Is wedded bliss the secret to good health?
For years, it's seemed like the jury was officially out on marriage being good for your health. But could the changing social landscape mean that's no longer the case?
When you take someone in sickness and in health, does it mean you'll have less sickness and more health?
But is it really so clear cut? Is the science telling us that, if we liked it, then we should've put a ring on it?
Let's take a walk down the aisle to find out.
Healthily ever after
Just like the honeymoon after the wedding, let's start with the good stuff.
Your spouse might sometimes drive you crazy, but it turns out they could be good for keeping your mind healthy.
Wedded bliss may also heal your heart with your mind.
All those loved-up feelings of marriage fittingly benefit our major love muscle. But those benefits aren't exclusive to couples who officially tied the knot.
But on the flipside, if those relationships were poor quality, it actually worsened the risk. A stressful marriage could literally be breaking your heart.
Unhappy wife, unhappy life
Distressed marriages can even lower your immune function, meaning you could be getting sick often and for longer.
If happier marriages are healthier, maybe the secret to marriage's healing powers is actually happiness. And if that's the case, does the marriage part even matter at all?
You can get by with a little help from your friends
Though we've looked time and time again into correlations between marital status and wellbeing, we still don't really know if there's anything specific about marriage that boosts health.
The popular theory is that the protective effects of marriage are the reason for the health benefits we see. Spouses who love each other protect each other by encouraging healthy lifestyle choices and providing social support. When your husband or wife nags you to cut down on the junk food or see a doctor when you're looking crook, they could be saving your life.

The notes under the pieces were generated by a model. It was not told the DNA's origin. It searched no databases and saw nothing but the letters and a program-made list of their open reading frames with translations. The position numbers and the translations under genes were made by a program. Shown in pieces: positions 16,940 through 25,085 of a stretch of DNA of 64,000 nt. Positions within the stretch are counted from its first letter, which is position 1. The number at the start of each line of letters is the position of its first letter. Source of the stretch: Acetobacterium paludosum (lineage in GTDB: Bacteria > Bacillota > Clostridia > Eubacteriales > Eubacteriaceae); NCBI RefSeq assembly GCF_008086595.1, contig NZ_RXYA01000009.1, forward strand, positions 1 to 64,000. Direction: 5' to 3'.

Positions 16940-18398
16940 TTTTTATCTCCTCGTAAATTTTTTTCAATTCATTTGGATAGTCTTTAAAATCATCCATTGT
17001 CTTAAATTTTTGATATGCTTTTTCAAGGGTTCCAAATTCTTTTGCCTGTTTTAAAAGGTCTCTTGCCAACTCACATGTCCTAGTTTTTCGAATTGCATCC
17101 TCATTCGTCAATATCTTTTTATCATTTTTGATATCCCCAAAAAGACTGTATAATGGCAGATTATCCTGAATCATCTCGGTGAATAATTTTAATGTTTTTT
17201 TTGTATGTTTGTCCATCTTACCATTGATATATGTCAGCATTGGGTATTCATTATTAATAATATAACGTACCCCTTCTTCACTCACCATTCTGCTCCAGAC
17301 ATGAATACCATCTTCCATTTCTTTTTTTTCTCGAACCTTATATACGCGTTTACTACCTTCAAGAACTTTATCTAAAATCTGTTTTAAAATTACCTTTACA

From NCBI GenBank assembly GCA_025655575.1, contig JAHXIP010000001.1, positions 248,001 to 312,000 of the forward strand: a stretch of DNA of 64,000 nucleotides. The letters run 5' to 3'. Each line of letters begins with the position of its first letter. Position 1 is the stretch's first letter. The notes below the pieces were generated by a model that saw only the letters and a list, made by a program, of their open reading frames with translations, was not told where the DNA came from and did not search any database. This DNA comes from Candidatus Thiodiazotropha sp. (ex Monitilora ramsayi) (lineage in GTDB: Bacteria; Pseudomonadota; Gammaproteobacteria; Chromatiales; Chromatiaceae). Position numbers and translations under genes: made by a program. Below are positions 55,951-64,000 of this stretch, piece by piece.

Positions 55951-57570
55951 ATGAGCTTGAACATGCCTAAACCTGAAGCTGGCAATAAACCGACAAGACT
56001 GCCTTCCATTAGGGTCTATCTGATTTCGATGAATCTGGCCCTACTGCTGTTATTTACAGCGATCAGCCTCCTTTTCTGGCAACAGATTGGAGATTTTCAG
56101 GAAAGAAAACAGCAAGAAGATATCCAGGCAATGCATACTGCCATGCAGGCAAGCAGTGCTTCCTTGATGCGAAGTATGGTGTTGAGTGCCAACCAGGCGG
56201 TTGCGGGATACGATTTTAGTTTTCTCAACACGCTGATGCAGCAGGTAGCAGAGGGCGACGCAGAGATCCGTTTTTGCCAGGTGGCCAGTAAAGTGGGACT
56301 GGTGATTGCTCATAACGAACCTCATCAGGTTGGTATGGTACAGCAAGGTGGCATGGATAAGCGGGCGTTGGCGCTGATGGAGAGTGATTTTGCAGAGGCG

When Dr. Paul Carter found marriage made people more likely to survive a heart attack, he suspected it was the relationships behind them that helped, saying: "We need to unpick the underlying reasons a bit more, but it appears there's something about being married that is protective, not only in patients with heart disease but also those with heart disease risk factors. We're not saying that everyone should get married though. We need to replicate the positive effects of marriage and use friends, family and social support networks in the same way."
And if this is the case, the good news for singles is you probably don't need to get hitched if you have other protective relationships. Close relationships with parents, friends, coworkers or roommates might just do the job.
But if you do want to marry, do yourself a favour and marry someone you have a great relationship with. Because the right partner could be the key to a long and healthy life, while the wrong partner is just going to break your heart.